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Old 03-17-2013, 08:59 AM   #5
Brendan McNamar
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Re: Programming questions

Because it works better to built strength then the less organized methods like mainsite.

Linear progression gains are so fast and easy for new folks I believe you are doing your people a disservice if you don't capture them right away.

We find most untrained people lifting 2 or 3 times a week, one lift a day can make steady increases for 6 to 8 months.

As strength goes up more people can Rx met-cons and times come down.

I think a better question these days is "Why isn't an affiliate programming organized strength work?"
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Old 03-17-2013, 10:34 PM   #6
James Michael Lee Hill
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Re: Programming questions

Quote:
Originally Posted by Edward Miles Hughes View Post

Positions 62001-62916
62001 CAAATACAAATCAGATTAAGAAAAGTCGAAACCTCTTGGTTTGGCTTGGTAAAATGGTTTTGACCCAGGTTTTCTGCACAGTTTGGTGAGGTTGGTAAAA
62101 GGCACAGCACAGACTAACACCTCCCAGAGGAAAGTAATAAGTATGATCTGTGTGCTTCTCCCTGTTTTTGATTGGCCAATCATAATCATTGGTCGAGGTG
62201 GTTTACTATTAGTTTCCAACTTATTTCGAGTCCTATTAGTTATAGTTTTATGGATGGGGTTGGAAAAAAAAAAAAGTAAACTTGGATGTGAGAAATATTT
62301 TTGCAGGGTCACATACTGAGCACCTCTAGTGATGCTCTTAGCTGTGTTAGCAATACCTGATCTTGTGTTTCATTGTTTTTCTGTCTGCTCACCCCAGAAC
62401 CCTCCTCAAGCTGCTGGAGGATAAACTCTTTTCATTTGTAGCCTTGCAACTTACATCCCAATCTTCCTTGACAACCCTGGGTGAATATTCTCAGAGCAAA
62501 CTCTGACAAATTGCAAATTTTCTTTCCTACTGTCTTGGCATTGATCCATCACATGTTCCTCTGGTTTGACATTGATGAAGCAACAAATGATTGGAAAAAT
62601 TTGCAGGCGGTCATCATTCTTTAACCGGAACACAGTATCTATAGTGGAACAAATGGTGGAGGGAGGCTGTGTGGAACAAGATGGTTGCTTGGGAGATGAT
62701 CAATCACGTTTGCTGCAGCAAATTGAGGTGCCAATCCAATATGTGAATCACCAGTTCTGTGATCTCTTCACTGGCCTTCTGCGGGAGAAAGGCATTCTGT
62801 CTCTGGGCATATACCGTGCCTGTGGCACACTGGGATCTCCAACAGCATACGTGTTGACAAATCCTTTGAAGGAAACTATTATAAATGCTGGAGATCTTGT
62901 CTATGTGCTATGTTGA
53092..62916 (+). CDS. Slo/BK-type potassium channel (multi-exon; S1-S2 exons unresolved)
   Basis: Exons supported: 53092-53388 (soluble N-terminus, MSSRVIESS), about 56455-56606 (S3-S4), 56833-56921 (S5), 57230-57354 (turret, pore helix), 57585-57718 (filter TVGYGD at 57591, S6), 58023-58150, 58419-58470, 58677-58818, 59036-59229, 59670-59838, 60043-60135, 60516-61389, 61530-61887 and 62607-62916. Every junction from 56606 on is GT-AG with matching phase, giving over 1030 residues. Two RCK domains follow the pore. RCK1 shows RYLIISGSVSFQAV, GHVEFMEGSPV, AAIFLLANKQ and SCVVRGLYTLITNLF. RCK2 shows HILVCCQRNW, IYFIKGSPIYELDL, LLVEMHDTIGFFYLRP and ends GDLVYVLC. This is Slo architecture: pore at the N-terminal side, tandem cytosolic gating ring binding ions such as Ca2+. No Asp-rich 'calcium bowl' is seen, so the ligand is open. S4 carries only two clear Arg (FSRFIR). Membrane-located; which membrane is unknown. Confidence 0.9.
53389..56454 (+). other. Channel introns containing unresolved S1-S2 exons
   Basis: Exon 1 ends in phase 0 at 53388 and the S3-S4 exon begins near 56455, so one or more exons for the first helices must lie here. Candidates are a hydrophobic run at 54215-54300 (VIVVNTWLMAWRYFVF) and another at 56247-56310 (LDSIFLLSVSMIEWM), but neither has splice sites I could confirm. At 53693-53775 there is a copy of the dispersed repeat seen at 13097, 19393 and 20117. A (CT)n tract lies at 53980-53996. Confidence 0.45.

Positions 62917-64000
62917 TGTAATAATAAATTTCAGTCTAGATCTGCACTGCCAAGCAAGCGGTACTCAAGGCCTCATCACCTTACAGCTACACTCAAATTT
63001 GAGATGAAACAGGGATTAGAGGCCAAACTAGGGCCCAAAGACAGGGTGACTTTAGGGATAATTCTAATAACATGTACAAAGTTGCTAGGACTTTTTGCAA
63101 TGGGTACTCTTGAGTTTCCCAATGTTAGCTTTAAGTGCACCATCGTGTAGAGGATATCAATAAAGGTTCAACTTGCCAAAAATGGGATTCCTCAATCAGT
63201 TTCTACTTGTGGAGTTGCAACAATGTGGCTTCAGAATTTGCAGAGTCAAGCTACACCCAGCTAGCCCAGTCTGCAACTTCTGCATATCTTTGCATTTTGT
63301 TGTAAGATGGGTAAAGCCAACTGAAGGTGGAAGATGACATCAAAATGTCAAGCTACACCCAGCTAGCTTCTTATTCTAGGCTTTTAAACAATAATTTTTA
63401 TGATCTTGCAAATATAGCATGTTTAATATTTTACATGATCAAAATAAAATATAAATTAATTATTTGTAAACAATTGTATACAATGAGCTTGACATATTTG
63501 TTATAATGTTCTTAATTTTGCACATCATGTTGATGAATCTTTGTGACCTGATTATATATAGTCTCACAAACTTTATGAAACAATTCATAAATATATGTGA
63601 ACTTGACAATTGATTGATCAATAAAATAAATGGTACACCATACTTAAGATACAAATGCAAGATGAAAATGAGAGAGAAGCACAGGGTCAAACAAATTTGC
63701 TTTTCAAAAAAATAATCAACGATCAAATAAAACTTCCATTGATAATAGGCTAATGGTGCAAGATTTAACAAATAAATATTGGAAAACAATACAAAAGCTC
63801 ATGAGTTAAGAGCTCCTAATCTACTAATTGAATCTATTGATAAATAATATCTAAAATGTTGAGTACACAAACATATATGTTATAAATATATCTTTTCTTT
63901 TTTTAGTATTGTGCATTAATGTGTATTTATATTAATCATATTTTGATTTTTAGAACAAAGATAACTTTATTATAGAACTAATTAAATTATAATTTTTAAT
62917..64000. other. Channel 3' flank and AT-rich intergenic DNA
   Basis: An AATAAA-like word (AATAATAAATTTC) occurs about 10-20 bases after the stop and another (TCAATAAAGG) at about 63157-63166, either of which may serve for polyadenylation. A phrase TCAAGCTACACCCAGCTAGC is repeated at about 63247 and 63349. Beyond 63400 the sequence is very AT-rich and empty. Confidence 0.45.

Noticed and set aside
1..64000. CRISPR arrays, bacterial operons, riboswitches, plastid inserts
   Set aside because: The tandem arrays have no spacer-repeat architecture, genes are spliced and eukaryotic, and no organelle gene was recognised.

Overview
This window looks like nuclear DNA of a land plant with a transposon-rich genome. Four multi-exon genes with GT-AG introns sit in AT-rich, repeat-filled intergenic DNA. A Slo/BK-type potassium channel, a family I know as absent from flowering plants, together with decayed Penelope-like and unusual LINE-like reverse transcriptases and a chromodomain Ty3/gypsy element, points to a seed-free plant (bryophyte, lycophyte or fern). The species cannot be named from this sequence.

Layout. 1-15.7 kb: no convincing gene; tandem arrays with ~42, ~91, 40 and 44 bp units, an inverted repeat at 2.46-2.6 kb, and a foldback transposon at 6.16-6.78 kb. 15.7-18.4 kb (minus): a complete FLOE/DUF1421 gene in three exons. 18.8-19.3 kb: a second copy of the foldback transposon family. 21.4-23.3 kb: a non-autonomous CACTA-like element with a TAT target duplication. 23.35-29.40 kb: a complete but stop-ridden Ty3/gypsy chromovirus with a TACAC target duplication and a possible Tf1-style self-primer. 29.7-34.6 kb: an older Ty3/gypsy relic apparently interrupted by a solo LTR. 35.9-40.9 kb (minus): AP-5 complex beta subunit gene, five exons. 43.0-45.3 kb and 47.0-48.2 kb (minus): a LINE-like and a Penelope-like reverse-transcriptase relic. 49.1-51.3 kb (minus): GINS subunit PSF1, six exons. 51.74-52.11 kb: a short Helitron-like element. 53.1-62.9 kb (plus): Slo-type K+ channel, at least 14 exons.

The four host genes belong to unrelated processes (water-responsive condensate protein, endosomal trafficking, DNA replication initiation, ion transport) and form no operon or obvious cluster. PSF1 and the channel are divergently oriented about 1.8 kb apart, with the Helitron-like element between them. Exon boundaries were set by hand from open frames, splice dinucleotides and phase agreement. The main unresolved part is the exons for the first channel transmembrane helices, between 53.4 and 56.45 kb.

James, my affiliate Crossfit Lorton (from the Mid Atlantic) has always programmed strength work and then a metcon. We ran Wendler's 5/3/1 for a long time, and right now our owner/programmer has been stretching a longer cycle based off a few things.

We've also done a Dan John / Pavel inspired "30 days of squats" once a year and have seen crazy gains off of it. My own squat went from 285 - 365 from Nov-Dec 2011. I think we have over 20 women that can squat 200+ and at least 20 guys that can squat 300+. Our affiliate has been in the top 40 in the Open the past 2 years, and we're sitting in about 15th place right now after the first two workouts.